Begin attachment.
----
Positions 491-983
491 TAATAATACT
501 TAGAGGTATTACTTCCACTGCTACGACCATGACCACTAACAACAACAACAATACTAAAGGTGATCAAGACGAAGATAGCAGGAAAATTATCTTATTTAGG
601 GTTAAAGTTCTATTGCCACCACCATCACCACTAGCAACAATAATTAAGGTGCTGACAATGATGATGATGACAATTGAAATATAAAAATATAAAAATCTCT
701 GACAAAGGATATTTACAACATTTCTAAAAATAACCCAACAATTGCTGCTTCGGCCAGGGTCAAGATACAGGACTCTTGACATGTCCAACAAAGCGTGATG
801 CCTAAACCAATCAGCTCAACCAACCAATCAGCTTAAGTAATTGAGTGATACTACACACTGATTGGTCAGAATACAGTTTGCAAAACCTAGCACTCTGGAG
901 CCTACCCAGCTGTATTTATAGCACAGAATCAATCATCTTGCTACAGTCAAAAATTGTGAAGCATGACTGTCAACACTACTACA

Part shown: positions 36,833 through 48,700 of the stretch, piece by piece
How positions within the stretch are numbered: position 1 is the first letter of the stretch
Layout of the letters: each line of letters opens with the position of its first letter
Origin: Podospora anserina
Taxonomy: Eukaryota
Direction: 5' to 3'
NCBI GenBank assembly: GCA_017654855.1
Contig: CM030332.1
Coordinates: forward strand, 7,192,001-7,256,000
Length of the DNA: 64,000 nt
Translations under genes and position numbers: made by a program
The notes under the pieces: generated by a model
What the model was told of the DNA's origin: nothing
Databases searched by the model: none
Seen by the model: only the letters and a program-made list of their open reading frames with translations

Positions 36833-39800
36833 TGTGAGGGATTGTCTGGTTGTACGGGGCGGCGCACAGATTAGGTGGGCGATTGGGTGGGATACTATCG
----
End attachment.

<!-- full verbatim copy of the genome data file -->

Positions 491-983
491 TAATAATACT
501 TAGAGGTATTACTTCCACTGCTACGACCATGACCACTAACAACAACAACAATACTAAAGGTGATCAAGACGAAGATAGCAGGAAAATTATCTTATTTAGG
601 GTTAAAGTTCTATTGCCACCACCATCACCACTAGCAACAATAATTAAGGTGCTGACAATGATGATGATGACAATTGAAATATAAAAATATAAAAATCTCT
701 GACAAAGGATATTTACAACATTTCTAAAAATAACCCAACAATTGCTGCTTCGGCCAGGGTCAAGATACAGGACTCTTGACATGTCCAACAAAGCGTGATG
801 CCTAAACCAATCAGCTCAACCAACCAATCAGCTTAAGTAATTGAGTGATACTACACACTGATTGGTCAGAATACAGTTTGCAAAACCTAGCACTCTGGAG
901 CCTACCCAGCTGTATTTATAGCACAGAATCAATCATCTTGCTACAGTCAAAAATTGTGAAGCATGACTGTCAACACTACTACA

Part shown: positions 36,833 through 48,700 of the stretch, piece by piece
How positions within the stretch are numbered: position 1 is the first letter of the stretch
Layout of the letters: each line of letters opens with the position of its first letter
Origin: Podospora anserina
Taxonomy: Eukaryota
Direction: 5' to 3'
NCBI GenBank assembly: GCA_017654855.1
Contig: CM030332.1
Coordinates: forward strand, 7,192,001-7,256,000
Length of the DNA: 64,000 nt
Translations under genes and position numbers: made by a program
The notes under the pieces: generated by a model
What the model was told of the DNA's origin: nothing
Databases searched by the model: none
Seen by the model: only the letters and a program-made list of their open reading frames with translations

Positions 36833-39800
36833 TGTGAGGGATTGTCTGGTTGTACGGGGCGGCGCACAGATTAGGTGGGCGATTGGGTGGGATACTATCG